If you’re travelling with your boards, there’s only one thing I can tell you. Get a really good board bag (a travel board bag, not something to keep road rock from marring that ‘gorgeous’ glass job) that has heavy-duty zippers (like YKKs) and really good padding (including around the rails). Wheels on the bag make airport running around a lot easier. If you have a fixed skeg, get a foam skeg block.
Go back up and read what I wrote about contacting airlines ahead of time in the fishing gear section. An airline agent’s, “No, we don’t charge extra for a board bag,” means they probably do. And the smaller the airline (especially if you’re looking for that no-one’s-ever-surfed-here-before spot and flying on commuter-like planes that you know you’re going to die on) the more likely it is you’re going to get charged through the nose … budget for it.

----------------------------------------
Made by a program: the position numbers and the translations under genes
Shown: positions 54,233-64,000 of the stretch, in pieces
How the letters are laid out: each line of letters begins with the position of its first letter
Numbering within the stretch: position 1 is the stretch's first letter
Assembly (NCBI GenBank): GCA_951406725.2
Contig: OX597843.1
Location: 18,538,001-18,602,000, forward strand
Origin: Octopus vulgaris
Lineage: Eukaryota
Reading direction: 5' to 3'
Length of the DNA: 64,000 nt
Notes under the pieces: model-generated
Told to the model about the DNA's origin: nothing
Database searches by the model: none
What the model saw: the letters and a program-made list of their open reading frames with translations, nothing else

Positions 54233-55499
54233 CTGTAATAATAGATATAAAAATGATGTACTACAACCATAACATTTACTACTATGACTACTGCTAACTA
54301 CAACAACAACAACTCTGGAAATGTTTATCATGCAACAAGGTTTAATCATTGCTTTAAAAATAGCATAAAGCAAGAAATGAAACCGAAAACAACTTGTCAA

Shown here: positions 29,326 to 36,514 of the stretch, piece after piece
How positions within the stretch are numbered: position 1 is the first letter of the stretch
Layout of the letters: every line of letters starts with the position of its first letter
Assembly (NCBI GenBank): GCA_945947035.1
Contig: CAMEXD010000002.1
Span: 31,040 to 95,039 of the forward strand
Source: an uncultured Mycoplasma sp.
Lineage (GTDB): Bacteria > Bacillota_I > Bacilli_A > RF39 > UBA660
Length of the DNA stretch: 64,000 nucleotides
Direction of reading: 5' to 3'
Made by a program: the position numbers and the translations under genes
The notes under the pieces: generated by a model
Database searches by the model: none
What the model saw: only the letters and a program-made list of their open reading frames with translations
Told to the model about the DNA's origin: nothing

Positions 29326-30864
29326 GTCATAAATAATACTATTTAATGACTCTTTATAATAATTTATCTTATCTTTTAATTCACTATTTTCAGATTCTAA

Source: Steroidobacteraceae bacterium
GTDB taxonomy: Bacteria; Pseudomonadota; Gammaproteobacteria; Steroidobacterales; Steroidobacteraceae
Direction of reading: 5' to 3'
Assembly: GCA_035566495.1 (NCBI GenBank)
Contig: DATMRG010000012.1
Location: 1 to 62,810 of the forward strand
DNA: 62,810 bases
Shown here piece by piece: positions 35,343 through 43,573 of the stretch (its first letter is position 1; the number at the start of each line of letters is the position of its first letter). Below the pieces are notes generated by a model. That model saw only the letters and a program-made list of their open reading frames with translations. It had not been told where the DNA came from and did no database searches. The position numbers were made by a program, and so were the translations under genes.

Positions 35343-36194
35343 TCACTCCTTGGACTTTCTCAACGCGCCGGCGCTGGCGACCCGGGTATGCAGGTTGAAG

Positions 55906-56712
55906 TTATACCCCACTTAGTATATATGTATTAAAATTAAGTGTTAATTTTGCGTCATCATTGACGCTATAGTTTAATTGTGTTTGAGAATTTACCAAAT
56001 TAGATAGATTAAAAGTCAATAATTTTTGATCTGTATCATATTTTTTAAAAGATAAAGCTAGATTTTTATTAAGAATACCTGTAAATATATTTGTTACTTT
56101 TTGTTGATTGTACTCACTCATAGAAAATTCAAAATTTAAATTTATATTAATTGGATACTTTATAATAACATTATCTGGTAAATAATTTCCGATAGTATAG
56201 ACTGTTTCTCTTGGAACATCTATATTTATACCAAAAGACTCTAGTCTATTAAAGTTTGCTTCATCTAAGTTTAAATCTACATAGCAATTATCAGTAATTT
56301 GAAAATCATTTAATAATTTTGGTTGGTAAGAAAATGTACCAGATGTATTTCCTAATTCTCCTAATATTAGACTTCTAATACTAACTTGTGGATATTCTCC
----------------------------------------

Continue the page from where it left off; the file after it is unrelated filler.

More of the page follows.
Your board bag will also cut down on the amount of extraneous luggage you have to carry, so stuff all your clothing, wetsuits, etc., in the bag around your board(s). I’ve always used FCS bags (www.surffcs.com). They come in a ton of different sizes and are a quality product. Other guys I know swear by DaKine bags and I’m sure there are others. You spent $600 for a board that weighs six pounds …pack it like it’s worth that. And see about insuring it with the airline (when you get to Indonesia and say insurance, remember that the guy isn’t laughing at you, just at your question).
Enjoy your trip, wherever it may take you.
Anyway … it won’t be long before we’ll be talking about getting the boats ready to launch back here. Meanwhile … stay warm.